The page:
Clinton: Shah is “Transformative Leader that USAID Has Been Waiting for”

Raj ShahThis afternoon, Dr. Rajiv Shah was sworn in by Secretary of State Hillary Rodham Clinton as the 16th Administrator of the U.S. Agency for International Development (USAID).  Secretary Clinton reaffirmed her confidence in Shah’s ability to lead the beleaguered agency, saying “it takes an exceptional person to walk into this with his eyes wide open and to embrace the multitude of challenges that we face. Someone who understands the mission of USAID.”  She welcomed Shah to the podium with “great gratitude, delight, and relief.”

Shah echoed the message Secretary Clinton delivered in her speech Wednesday at the Peterson Institute, saying “Yesterday, Secretary Clinton articulated a powerful call to action for us. Her charge builds on the President’s bold vision to embrace development as indispensable to American foreign policy.  As a result, we find ourselves at a unique moment of opportunity. A powerful consensus has formed across this government, at the highest levels, that development is vital to both our national security and the shared interests of an interconnected world.” Shah went on to list the six areas of concentration laid out by the Secretary, and including partnership, coordination, accountability, and staying “relentlessly focused on results.”  Below are key excerpts from his speech:

Shah sworn in as USAID Administrator“But if we are to fulfill our charge of creating positive change throughout the world, we must be prepared to create change within our Agency.”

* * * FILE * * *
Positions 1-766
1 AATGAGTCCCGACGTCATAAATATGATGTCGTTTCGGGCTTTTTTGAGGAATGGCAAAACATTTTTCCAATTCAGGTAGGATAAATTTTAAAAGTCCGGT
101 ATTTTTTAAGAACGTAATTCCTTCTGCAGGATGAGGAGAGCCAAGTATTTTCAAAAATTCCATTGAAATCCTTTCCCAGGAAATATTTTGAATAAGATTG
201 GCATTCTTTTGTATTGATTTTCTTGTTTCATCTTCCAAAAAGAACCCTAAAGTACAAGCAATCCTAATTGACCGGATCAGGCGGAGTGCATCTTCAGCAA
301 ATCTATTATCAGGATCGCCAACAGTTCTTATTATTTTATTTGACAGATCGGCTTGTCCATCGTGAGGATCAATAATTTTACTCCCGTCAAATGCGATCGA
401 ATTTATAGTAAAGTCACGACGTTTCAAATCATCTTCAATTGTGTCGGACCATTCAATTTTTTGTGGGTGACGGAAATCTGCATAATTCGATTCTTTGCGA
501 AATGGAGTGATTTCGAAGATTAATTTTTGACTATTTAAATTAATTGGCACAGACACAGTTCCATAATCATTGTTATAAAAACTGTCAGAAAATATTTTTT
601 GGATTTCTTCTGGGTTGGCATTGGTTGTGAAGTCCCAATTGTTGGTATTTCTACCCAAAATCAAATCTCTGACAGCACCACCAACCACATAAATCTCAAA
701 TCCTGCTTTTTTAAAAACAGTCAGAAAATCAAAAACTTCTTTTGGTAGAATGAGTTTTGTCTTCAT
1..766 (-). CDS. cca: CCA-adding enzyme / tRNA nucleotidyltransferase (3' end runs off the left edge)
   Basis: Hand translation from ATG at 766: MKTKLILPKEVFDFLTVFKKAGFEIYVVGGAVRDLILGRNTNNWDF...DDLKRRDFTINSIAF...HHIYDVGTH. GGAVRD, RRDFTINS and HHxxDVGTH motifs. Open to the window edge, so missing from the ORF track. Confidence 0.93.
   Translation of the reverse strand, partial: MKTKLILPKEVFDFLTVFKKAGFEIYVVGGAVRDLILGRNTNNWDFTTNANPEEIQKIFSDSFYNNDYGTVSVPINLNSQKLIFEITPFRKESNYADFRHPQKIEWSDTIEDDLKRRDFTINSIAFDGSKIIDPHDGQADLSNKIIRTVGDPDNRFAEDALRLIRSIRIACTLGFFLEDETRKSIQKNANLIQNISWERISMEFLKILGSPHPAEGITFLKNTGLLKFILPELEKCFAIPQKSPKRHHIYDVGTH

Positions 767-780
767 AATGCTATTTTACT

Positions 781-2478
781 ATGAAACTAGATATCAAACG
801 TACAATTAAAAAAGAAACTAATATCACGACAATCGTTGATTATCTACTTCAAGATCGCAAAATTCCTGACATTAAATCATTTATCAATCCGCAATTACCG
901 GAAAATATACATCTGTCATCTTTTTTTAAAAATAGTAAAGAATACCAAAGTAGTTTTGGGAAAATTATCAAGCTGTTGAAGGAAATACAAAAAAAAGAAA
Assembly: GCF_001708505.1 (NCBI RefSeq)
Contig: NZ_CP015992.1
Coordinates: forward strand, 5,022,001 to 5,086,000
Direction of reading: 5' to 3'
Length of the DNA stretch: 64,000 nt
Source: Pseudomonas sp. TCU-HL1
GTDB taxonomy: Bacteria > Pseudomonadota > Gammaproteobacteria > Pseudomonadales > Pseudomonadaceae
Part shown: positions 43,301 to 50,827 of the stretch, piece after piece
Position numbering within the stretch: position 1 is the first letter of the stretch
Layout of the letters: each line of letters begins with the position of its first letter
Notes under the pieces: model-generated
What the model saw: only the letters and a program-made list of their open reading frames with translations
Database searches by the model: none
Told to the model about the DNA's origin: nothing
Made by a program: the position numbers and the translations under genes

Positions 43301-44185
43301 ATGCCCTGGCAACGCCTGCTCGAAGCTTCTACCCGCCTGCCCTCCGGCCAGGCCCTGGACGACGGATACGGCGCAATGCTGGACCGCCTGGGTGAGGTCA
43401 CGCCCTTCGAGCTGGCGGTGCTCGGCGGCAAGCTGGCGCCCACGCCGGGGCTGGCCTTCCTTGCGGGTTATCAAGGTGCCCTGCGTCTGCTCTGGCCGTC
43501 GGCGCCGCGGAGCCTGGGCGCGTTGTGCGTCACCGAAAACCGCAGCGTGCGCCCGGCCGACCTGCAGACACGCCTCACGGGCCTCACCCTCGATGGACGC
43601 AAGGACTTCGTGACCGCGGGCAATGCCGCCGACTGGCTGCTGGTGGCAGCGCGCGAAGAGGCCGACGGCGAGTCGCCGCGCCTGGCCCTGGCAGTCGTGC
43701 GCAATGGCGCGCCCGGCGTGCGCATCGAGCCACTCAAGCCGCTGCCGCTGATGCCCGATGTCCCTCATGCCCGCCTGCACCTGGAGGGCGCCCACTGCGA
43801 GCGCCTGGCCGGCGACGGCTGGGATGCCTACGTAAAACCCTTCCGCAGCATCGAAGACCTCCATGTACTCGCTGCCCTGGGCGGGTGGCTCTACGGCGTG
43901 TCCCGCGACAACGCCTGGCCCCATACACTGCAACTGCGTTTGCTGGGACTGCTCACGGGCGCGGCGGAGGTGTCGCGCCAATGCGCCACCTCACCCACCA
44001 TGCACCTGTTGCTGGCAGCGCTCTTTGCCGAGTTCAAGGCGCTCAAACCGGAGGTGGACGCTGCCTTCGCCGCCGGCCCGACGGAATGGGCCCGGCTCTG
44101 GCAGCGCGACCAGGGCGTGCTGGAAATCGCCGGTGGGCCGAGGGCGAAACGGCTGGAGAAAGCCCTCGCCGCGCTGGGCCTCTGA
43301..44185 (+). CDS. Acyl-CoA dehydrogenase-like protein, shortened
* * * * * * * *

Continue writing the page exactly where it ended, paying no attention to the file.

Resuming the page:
“We need to rebuild the capacities USAID once had to analyze, plan, and invest strategically for the long term. And we need to develop new capabilities to pursue innovation, science and technology – and to better focus our programs on women and girls, who have the power to lift their families and communities out of poverty.”

“The object of our aid is to create the conditions where it is no longer needed, so that communities thrive, governance is strong, and schools and other institutions continue to operate long after we leave.”

“We have this unique opportunity to create massive improvement in the human condition – but to seize this opportunity, we have to do a better job establishing baseline data, measuring progress, being transparent about both our successes and our failures – learning from both and improving our approach as we go forward.”

Read a full transcript of the swearing-in ceremony here.

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